Priorities USA and Voto Latino Announce Victory in Arizona Voting Rights Legal Challenge
Today, Priorities USA and Voto Latino announced a settlement agreement with Arizona Secretary of State Katie Hobbs in a legal challenge to the state’s deadline for returning absentee ballots. Current Arizona law states that in order for an absentee ballot to be counted, it must be delivered to the office of the county recorder, officer in charge of elections, or any polling place no later than 7 p.m. on Election Day. However, the legal challenge argued that many voters incorrectly believe that ballots are timely as long as they are postmarked by Election Day. Furthermore, conditioning the validity of ballots solely on a “received by” date, rather than the postmark date results in qualified voters submitting mail ballots on or before Election Day being denied the right to vote based entirely on arbitrary factors beyond their control. Lastly, the law in its current form created unconstitutional barriers to voting for Latino, Hispanic, and Native American voters.
As a result of these factors, and the global pandemic impacting elections across the country, the settlement agreement outlines specific measures the state of Arizona has agreed to implement to ensure that the law does not further disenfranchise marginalized communities. Through the settlement, the Secretary of State has agreed to the following terms:
- An expansion in existing voter outreach and education efforts in English and in Spanish, Navajo, Apache and other languages. The outreach and education will appear across multiple platforms including the Secretary of State’s website, social media pages, and future mailings from the Secretary to Arizona voters. This includes efforts to encourage County Recorders to increase their voter education efforts and outreach about the Election Day Receipt Deadline.
- A page will be added to the Secretary of State’s website dedicated to the vote by mail process that will include prominently information about the Election Day receipt deadline and general information about ballot drop-off options and links to county websites listing drop box locations and other drop-off options.
- The Secretary will allocate funding from the Coronavirus Aid, Relief, and Economic Security (CARES) Act, subject to legislative appropriation, or other available funding sources to expand early voting opportunities in Hispanic and Latino, Native American, and rural communities in Arizona. This will include funding for:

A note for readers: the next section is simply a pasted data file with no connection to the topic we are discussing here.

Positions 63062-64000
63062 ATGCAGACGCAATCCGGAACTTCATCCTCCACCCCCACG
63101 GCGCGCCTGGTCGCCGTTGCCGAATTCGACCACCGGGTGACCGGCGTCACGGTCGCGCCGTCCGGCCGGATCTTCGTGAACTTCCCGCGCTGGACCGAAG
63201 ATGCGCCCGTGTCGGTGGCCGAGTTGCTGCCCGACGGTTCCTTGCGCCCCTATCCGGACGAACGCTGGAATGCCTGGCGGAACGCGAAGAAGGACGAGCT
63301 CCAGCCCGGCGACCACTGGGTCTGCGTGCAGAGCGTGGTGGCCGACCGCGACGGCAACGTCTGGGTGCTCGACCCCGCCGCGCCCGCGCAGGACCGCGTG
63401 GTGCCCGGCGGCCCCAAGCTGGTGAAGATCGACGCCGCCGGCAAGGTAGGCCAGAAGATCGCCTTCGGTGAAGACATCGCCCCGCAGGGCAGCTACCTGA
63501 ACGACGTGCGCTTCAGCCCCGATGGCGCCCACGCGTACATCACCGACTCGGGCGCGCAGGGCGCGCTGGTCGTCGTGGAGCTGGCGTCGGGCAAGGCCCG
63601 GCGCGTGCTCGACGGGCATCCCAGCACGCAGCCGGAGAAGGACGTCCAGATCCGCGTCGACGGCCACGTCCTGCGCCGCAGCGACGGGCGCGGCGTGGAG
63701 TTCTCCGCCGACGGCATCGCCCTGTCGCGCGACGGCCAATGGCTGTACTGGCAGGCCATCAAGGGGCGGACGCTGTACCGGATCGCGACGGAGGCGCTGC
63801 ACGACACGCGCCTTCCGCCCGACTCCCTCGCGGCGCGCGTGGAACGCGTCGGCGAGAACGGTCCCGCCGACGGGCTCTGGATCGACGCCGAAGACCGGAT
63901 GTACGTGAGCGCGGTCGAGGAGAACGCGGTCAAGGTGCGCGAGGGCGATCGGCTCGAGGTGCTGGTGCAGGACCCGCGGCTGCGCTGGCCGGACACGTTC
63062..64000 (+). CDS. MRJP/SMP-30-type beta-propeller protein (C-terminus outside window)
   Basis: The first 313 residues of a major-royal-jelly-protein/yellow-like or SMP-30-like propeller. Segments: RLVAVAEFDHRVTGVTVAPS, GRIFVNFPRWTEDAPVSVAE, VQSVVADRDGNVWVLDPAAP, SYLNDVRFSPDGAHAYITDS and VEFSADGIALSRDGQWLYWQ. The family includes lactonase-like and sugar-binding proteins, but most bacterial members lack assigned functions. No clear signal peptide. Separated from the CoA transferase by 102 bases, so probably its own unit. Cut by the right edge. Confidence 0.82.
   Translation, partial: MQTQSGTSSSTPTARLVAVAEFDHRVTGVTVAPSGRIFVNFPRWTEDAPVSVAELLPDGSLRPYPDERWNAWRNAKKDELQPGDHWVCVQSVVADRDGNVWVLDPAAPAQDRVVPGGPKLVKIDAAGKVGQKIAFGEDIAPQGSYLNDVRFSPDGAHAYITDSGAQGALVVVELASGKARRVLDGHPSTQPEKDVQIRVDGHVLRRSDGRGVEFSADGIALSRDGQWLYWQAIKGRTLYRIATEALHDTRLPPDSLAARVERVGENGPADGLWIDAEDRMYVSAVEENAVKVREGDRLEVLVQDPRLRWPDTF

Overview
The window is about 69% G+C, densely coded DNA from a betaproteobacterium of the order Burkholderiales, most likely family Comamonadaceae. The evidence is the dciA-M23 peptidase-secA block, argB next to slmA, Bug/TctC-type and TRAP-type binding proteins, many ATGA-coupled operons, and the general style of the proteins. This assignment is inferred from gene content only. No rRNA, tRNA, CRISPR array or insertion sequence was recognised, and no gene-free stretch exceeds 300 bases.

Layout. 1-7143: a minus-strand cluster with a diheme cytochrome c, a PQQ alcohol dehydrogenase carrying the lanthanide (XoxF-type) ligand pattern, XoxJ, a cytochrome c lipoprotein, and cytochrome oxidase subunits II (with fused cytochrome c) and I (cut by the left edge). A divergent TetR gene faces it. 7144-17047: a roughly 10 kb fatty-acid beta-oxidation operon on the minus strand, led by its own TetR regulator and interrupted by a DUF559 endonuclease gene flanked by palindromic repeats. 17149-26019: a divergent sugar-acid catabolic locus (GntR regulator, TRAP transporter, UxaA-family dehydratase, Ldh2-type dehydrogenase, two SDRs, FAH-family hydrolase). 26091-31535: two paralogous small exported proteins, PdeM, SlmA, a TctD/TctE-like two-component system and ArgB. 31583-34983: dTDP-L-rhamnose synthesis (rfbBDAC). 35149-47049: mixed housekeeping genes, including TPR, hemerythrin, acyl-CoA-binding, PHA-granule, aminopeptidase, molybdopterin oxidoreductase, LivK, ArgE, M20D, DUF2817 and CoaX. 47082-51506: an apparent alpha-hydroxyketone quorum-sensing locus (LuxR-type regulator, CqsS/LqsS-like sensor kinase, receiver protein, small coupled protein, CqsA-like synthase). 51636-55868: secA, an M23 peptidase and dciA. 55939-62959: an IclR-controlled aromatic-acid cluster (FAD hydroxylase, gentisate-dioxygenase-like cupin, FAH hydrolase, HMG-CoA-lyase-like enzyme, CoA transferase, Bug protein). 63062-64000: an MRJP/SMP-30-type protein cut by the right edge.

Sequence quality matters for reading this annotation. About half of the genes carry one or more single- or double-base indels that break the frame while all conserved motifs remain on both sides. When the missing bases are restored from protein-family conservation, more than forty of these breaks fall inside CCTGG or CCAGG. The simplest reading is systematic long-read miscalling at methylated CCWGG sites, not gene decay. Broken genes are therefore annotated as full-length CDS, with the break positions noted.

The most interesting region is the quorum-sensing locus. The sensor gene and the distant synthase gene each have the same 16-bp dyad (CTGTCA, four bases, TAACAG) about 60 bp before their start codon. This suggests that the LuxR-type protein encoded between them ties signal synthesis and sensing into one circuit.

- Mobile early voting units.
- Temporary staff hires who will be appropriately trained to staff early voting locations and mobile early voting units in rural communities with limited mail access, and who have language capabilities to match the communities in which they will be working.
- An increased number of ballot drop-boxes for mail ballots in rural, Hispanic and Latino, and tribal communities.
- An increased number of non-mobile early voting locations. The Secretary has also agreed to provide informal guidance to each county including a recommendation that each county consider the optimal number of drop-boxes, mobile early voting units, and early voting locations needed based on the county’s geography, population, and best practices.
- The next Elections Procedures Manual will include a provision directing counties to consult the informal guidance provided by the Secretary on the allocation of drop-boxes, mobile early voting units, or other ballot drop-off locations outside of the county elections’ office and polling locations or vote centers.
- The Secretary has also agreed to conduct a feasibility study on the implementation of a postmark deadline after the official canvass of the General Election to consider; the number of voters disenfranchised by the deadline over the past three general election cycles; the cost of intelligent mail barcode readers; any administrative burdens placed on election officials and logistical challenges in connection with a postmark deadline; the various ways that other states have successfully implemented postmark deadlines; and whether such factors support seeking a legislative change to Arizona’s Election Day Receipt Deadline.
“This victory will ensure that communities across Arizona are included in the democratic process,” said Guy Cecil, Chairman of Priorities USA. “I want to thank Secretary Hobbs for hearing our concerns and understanding the importance of ensuring that we alleviate barriers to the ballot box while keeping voters safe as we face a global health crisis.”
“This is a big win for voting rights and accessibility,” said María Teresa Kumar, president and CEO of Voto Latino. “The right to cast a vote safely, even during a global health crisis, will not be infringed. Right at this very moment, Voto Latino is experiencing huge spikes in registration and engagements, precisely because people are seeing what’s happening in our country, they’re looking for things they can do to bring about change, and one of the best tools we have is our vote. It is in times of unrest when we see the biggest participation.”